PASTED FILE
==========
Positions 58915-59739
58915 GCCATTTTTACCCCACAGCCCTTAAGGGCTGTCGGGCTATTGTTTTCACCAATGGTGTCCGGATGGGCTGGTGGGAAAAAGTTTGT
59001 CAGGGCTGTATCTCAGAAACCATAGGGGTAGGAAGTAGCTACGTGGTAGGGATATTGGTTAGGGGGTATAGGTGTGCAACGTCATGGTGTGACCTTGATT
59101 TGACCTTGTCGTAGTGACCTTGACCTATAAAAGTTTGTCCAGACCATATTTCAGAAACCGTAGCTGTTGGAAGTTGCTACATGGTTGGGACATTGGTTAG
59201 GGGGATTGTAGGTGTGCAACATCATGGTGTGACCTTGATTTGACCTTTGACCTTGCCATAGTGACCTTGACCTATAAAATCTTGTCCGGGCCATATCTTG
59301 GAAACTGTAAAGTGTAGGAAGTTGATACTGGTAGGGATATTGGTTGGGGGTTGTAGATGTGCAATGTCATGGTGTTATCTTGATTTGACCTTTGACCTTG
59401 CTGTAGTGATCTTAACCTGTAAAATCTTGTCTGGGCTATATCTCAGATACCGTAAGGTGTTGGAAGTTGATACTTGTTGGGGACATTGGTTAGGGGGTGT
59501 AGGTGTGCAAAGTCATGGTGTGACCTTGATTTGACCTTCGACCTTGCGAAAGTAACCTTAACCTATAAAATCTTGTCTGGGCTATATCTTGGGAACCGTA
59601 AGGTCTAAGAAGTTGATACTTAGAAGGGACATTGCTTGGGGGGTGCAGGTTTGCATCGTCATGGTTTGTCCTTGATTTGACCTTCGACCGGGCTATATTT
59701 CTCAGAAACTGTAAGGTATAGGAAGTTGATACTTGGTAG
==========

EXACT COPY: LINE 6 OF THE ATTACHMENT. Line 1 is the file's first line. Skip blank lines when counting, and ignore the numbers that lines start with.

59301 GAAACTGTAAAGTGTAGGAAGTTGATACTGGTAGGGATATTGGTTGGGGGTTGTAGATGTGCAATGTCATGGTGTTATCTTGATTTGACCTTTGACCTTG